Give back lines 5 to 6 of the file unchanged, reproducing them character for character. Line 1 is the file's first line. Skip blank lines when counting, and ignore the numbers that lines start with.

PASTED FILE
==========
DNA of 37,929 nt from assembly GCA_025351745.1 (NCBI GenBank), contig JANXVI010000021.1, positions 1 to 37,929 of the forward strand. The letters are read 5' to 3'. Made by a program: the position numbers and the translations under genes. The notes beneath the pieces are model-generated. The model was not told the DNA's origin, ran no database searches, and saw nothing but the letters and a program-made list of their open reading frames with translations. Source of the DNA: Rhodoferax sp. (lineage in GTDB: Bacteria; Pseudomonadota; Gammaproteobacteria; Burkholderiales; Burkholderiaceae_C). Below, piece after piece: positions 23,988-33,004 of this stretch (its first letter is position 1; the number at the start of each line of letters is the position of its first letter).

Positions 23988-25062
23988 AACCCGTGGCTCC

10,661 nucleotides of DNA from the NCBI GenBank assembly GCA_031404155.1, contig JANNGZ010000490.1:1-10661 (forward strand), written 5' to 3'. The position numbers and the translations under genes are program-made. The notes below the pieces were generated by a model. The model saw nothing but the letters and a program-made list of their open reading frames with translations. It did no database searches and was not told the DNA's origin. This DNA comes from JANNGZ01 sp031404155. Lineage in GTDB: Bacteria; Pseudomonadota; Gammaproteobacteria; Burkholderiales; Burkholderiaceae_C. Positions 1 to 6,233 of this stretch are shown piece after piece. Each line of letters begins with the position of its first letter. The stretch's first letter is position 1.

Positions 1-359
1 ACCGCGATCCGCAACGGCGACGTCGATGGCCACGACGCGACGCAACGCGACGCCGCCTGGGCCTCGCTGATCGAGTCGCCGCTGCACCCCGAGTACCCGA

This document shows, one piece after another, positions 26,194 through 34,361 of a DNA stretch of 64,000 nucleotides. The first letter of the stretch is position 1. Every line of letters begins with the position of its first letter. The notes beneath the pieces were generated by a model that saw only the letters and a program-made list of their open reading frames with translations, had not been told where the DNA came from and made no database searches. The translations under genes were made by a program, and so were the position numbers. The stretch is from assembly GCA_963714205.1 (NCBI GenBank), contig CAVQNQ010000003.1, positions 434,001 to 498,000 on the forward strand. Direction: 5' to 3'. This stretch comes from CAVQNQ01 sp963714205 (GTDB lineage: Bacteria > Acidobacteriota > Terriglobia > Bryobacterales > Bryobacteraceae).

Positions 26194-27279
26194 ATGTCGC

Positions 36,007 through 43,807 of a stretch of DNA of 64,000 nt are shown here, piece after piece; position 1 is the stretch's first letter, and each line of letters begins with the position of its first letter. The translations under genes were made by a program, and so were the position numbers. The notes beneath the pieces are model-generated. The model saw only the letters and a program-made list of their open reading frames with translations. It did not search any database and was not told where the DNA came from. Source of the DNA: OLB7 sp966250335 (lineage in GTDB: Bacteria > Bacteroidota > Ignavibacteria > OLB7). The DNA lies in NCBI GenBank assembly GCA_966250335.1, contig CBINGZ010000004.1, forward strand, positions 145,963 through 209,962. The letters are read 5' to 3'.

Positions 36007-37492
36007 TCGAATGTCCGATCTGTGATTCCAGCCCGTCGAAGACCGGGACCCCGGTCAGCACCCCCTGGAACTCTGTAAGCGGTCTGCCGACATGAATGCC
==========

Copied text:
Positions 1-359
1 ACCGCGATCCGCAACGGCGACGTCGATGGCCACGACGCGACGCAACGCGACGCCGCCTGGGCCTCGCTGATCGAGTCGCCGCTGCACCCCGAGTACCCGA